Self Improvement – Do You Agree That Words Make A Difference?

"The Great Gordino", "Gordon Bryan", "self improvement"Early 2013, and an item in the news had me thinking about a self improvement topic, and there is a decidedly Scottish twang to the words…

Here’s some background – the Scottish National Party (SNP) has long campaigned for Scotland to be an independent country from the rest of the United Kingdom. They always said that if they formed a government in Scotland they would hold a referendum on the issue.

So, when they did indeed win a majority in the devolved Scottish government, they set about pressing ahead with that referendum.

British Prime Minister David Cameron agreed that a referendum should go ahead in line with the wishes of the SNP that had been democratically elected. So, in 2014 the Scottish people will decide if 400 years of union should be turned over, seeing Scotland as independent.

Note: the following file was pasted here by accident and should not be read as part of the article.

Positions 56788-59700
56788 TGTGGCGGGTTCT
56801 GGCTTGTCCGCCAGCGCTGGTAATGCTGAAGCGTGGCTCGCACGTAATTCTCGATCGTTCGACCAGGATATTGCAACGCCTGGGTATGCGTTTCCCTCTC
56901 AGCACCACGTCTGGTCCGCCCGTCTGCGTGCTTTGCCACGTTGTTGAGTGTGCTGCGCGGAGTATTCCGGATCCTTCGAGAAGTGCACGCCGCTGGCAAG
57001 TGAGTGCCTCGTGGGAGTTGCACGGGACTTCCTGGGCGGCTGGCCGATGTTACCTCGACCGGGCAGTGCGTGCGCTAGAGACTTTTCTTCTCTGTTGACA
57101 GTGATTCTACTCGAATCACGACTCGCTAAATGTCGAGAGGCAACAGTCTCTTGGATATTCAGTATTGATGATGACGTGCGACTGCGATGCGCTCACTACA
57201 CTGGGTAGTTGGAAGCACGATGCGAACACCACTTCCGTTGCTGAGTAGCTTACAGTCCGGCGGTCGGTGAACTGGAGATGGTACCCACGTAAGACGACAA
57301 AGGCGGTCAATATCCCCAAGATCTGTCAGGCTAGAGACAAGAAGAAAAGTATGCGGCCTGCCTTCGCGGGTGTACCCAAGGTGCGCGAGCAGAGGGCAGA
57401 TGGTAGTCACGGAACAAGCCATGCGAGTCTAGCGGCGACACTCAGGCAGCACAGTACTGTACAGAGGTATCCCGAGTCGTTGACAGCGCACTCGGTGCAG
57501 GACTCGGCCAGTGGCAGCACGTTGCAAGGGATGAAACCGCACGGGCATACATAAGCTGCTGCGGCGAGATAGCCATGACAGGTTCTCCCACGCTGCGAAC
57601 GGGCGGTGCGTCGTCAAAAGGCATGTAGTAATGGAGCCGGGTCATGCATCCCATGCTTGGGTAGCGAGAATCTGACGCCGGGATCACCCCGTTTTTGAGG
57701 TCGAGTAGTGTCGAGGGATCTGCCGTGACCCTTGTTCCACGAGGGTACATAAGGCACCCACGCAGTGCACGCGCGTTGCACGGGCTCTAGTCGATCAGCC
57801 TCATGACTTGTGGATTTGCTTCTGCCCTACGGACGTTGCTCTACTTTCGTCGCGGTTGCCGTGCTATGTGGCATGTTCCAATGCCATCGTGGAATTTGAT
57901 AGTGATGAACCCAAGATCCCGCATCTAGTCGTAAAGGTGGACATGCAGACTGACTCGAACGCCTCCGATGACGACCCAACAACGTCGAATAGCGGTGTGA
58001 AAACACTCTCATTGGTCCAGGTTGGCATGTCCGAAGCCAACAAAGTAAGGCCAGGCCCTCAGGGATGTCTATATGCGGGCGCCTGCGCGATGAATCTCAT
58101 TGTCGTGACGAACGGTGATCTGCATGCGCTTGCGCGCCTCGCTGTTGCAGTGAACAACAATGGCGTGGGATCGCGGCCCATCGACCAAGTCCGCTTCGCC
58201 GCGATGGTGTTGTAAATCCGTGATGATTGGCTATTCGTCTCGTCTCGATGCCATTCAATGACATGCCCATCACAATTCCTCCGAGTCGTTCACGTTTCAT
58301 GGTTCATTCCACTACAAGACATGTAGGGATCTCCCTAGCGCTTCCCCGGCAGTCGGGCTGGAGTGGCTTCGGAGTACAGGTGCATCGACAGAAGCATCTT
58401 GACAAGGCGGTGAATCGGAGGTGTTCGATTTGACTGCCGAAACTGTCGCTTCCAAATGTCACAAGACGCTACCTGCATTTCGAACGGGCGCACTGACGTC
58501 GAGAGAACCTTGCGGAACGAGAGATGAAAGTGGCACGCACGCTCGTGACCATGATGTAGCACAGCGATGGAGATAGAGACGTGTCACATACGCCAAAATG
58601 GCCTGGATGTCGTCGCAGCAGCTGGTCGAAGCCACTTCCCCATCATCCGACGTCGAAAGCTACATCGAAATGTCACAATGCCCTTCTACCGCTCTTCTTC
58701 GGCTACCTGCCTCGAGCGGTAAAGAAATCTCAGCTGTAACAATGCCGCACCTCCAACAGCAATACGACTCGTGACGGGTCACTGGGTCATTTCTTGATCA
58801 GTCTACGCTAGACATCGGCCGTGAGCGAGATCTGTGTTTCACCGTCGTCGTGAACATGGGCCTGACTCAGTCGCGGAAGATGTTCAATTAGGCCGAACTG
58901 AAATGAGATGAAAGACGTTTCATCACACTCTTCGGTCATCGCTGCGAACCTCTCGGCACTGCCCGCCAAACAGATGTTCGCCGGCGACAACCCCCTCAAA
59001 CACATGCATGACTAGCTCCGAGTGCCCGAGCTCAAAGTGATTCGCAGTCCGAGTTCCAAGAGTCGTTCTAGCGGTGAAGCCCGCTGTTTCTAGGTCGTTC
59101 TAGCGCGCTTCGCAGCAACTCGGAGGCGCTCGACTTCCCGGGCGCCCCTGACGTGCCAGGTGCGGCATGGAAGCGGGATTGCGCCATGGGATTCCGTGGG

I say ‘the Scottish people’ advisedly, because only people resident in Scotland will be able to vote. I happen to play a lot of curling, and see a lot of Scots playing with me
at the rink in the South East of England. They won’t be able to vote though, whereas if I lived in Scotland, as an Englishman I would be allowed to vote.

That’s a different issue though – in this article I wanted to focus not on *who* will be asked, but *what* they will be asked.

Here’s what the SNP originally wanted the question to be –
“Do you agree that Scotland should be an independent country?”

Well, the electoral commission, who will be in charge of running the referendum, acted on complaints that it was a leading question. After testing, they agreed that it was, the psychology being that people were less likely to disagree with a ‘do you agree’ statement.

They suggested the question should be –
“Should Scotland be an independent country? Yes/No,”

The commission said that this second question was far more neutral, far less leading. The SNP have agreed (I suspect they had little choice), and I would tend to agree also.